No Heroics

A true story makes a decent business analogy.

It it said that one learns something new every day, and by that measure I met my quota early yesterday. To set the stage, I play soccer (football, for non-Americans) with a group of friends and acquaintances. The game is informal and non-aggressive, for fun and exercise, and we except adult players of any level, adjusting our play appropriately depending on the skills of each player. In the Winter, we play soccer indoors (as opposed to indoor soccer) due to the weather, obviously.

The group has found a new venue for playing, the Lansing Indoor Sports Arena, with a full-size pitch (i.e., field) on soft artificial grass known as ProGrass. Since this was just my second week back after a hiatus of more than a year, I had not played there yet. The field was very comfortable and the game was enjoyable. As usual, I played hard in the open field, but always tempered my play when near other players (or backed off entirely for the novices).

With about 3 minutes left in the game, we were attacking and had numbers on the defending team. I was free on the right wing and a teammate passed the ball a little too far ahead of me. Instead of letting the ball pass out of bounds, I tried valiantly to keep the attack alive by centering it. Honestly, I have no idea whether or not it worked, because my momentum carried me out of the end line, where my feet got tangled in the retaining net, causing me to lose my balance and slam into the solid block wall. I bruised and scraped my right elbow (which now rests on extra padding while I type this), along with sustaining other minor bumps.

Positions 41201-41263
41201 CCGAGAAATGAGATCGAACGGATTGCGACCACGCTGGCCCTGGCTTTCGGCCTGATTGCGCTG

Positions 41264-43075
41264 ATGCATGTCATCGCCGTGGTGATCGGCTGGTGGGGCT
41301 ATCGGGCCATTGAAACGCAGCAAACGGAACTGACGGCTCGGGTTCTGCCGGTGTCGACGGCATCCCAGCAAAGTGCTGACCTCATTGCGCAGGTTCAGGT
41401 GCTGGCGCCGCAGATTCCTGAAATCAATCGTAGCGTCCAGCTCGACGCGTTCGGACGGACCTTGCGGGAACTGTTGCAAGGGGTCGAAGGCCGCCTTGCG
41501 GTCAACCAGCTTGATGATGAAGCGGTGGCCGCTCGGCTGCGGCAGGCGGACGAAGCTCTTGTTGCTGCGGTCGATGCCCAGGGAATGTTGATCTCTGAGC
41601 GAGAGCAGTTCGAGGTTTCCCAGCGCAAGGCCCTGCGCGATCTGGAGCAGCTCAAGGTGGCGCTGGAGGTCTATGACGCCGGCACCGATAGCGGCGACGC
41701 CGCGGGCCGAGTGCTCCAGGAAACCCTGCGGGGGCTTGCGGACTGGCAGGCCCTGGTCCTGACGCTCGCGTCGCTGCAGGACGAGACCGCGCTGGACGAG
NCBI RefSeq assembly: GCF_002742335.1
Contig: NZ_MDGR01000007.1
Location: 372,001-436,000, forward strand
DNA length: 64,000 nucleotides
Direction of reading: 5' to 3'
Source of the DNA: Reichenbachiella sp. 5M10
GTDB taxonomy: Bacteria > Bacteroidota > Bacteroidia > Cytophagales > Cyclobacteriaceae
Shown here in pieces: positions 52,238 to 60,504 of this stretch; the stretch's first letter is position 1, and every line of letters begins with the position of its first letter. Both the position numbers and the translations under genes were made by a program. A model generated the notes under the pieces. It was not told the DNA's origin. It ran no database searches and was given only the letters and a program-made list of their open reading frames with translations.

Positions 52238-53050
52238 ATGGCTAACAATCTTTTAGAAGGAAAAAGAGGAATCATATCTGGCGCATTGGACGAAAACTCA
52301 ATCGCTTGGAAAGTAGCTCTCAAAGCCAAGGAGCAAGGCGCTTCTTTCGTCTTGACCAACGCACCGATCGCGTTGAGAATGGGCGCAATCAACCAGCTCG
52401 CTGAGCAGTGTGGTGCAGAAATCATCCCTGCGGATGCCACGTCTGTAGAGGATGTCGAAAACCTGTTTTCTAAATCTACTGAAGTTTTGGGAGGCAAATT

The lesson: Unnecessary heroics are dangerous, and they are likely to cause one to stumble and fall down. It is better to make reasoned decisions by assessing the entire situation. Of course, it is easy to take a rash action when under pressure. Lesson learned.

Last week, there was a scheduling issue, so we played in a regular gymnasium, which is a completely different experience. Having not played for so long at that point, I let the competition get the best of me. I did too much running early in the game, so I was sucking wind and, therefore, less physically effective during the rest of the game. However, I was able to compensate by working more on my position and less on my speed.

The lessons: A quick and enthusiastic start does not assure success. Slow and steady wins the race. It is important to have a plan of action rather than simply reacting to the situation. Work smarter, not harder.

I do not intend to stretch the soccer metaphor any further at this time. However, if anybody in the mid-Michigan area is interested in playing early on Sunday mornings, you can write me at seelhoff@sophsoft.com for details.

Oh, yeah… We do not actually keep score, but I personally scored a hattrick (3 goals) plus 3 more assists in the game, so the day went pretty well for me, bloody elbow notwithstanding.

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